The temple enshrines Ranganatha (also spelt as Rangathar) in the central sanctum, crowned with a gold plated Pranava Vimanam (also spelt as Vimana) or Paravasudeva Vimanam (also spelt as Vimana). A total of 7 concentric Prakarams (also spelt as Prakaras) surround this shrine, housing several Mandapams (also spelt as Mandapas), tanks and shrines. Gopurams (also spelt as Gopuras) on the south and east of the 4th Prakaram are the most impressive. A total of 21 towers adorn the temple.
The shrine of the Goddess, "Sriranga Nachiar" (also called "Thayar") is located in the 5th Prakaram. The image of the Goddess is never taken out of the shrine. There are two processional images.
The pillars here go back to the Chola period (13th century CE). The 1,000-pillared hall is also the product of the late Chola period, and is also in the 4th Prakaram; its entrance is in the south. It is here where the Adhyayanotsavam (involving the recitation of the Tamil Prabandam hymns) is held.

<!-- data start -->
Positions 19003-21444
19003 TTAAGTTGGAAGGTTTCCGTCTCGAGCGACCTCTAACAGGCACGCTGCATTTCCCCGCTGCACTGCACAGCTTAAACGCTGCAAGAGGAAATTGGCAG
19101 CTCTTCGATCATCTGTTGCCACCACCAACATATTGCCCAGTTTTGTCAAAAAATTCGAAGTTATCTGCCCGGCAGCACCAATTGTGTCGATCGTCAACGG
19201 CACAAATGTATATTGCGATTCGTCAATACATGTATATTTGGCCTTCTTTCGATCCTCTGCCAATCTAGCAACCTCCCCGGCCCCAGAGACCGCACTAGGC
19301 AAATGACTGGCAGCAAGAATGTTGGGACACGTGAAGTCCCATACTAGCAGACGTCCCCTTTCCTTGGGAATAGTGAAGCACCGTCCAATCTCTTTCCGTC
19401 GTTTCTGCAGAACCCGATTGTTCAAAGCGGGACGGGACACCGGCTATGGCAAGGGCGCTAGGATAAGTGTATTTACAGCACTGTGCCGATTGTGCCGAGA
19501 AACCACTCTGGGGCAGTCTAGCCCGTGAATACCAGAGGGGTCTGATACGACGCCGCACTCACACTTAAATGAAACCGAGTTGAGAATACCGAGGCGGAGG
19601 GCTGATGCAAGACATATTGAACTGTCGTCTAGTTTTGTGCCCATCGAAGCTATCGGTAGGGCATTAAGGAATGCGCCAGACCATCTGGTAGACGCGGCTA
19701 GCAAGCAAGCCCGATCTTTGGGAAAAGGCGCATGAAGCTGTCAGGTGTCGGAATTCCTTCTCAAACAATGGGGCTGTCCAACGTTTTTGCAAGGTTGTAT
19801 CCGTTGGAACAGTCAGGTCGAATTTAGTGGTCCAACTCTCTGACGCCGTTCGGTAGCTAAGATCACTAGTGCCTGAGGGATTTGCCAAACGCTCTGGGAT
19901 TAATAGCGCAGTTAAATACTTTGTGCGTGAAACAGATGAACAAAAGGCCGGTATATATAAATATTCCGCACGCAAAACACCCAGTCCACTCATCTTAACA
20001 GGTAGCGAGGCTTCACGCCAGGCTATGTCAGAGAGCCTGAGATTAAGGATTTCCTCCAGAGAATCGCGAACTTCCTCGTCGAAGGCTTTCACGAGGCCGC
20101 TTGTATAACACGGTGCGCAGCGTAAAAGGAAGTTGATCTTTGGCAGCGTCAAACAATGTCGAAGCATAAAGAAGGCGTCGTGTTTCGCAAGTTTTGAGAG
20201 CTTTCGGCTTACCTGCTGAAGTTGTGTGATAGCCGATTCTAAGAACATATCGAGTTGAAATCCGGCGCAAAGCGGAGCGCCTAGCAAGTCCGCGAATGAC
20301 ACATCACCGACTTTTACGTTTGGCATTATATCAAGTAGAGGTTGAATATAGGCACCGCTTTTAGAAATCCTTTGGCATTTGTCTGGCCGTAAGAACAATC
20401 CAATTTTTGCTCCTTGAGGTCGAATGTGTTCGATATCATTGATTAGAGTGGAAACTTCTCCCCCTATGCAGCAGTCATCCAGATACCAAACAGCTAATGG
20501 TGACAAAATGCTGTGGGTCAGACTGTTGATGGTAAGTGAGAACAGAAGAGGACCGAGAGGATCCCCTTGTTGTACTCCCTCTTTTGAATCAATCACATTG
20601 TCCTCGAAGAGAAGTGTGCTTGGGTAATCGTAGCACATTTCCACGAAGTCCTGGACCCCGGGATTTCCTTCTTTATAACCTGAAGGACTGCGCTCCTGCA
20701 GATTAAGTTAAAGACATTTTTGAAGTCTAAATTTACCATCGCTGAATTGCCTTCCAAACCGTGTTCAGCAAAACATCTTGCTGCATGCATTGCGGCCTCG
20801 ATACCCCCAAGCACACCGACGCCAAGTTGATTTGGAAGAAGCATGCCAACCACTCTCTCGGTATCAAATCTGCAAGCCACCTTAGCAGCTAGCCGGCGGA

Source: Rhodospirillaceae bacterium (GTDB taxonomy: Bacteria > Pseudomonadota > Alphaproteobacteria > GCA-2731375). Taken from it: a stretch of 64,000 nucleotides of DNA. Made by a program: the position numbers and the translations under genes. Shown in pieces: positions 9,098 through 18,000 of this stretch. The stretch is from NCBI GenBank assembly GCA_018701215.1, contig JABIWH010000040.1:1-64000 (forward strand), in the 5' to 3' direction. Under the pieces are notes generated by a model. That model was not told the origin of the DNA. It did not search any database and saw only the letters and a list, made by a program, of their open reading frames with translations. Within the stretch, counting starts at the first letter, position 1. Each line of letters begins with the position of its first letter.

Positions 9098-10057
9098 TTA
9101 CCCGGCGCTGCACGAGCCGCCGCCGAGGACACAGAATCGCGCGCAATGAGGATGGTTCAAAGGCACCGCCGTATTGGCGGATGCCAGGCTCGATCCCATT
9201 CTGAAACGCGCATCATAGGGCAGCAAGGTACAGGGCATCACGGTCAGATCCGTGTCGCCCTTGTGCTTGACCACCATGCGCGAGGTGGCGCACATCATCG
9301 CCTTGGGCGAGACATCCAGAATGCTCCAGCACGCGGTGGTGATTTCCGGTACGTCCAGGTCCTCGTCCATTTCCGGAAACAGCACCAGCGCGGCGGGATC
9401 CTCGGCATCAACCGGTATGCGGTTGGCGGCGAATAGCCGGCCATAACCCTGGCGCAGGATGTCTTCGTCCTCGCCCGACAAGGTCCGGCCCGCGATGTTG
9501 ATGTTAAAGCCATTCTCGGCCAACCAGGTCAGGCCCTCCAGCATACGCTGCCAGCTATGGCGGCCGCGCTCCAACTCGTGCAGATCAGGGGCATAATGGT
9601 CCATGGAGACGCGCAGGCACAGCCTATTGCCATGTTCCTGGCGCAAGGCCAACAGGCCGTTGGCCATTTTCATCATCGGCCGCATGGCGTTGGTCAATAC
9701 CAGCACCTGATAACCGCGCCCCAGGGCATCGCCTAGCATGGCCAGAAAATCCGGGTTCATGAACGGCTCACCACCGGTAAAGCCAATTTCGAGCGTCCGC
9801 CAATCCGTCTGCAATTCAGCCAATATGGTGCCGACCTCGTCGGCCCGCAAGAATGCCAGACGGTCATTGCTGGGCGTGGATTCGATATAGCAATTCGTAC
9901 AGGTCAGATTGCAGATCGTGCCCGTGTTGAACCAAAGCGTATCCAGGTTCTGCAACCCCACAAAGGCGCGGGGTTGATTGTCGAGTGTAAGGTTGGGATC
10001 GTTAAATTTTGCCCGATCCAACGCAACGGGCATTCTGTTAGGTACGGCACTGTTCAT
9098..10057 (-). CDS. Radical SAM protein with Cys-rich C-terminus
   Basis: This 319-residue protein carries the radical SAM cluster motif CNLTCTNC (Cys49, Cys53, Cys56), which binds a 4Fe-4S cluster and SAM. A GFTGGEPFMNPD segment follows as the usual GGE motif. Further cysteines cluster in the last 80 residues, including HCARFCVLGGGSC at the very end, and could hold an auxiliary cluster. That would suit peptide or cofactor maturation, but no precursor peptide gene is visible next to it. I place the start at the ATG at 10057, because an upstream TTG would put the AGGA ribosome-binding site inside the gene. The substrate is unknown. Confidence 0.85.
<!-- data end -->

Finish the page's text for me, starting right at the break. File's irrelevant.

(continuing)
At the southern edge of the huge open courtyard, the Vijayanagara rulers added the hall with 8 pillars with huge horses. The Krishna Venugopala shrine on the southern side is also of great beauty. The Garuda Mandapam is located in the third Prakaram. Its pillars go back to the Nayaks of 17th century Madurai. The Chandra and Surya Pushkarini tanks are located in the 3rd Prakaram.
History Of The Temple: The temple does have a traceable history, which is quite awesome. It is mentioned in the "Silappadikaram" as well as in the Nalayiradivyaprabandham, which dates back to the third century. Koil Olugu, a chronicle of the temple, written around the 11th century attributes the construction of one of the enclosures to Tirumangaialvar, who is supposed to have lived there during the seventh century.
Periyalvar, who’s adopted daughter Andal was an ardent devotee of Ranganathaswami, has also described the temple in his verses. Outside the main temple there is a small shrine supposed to have been built on the spot where Andal became one with the Lord.
The Great Reformer Ramanujacharya: Of course the most famous resident of the area, whose life and work have been well chronicled, is Ramanujacharya. He was born in Sriperumbudur around the year 1137 and spent the early part of his life in Kanchipuram. He came to Srirangam as a young 'Sanyasi' and was responsible for completely revamping the administration of the temple.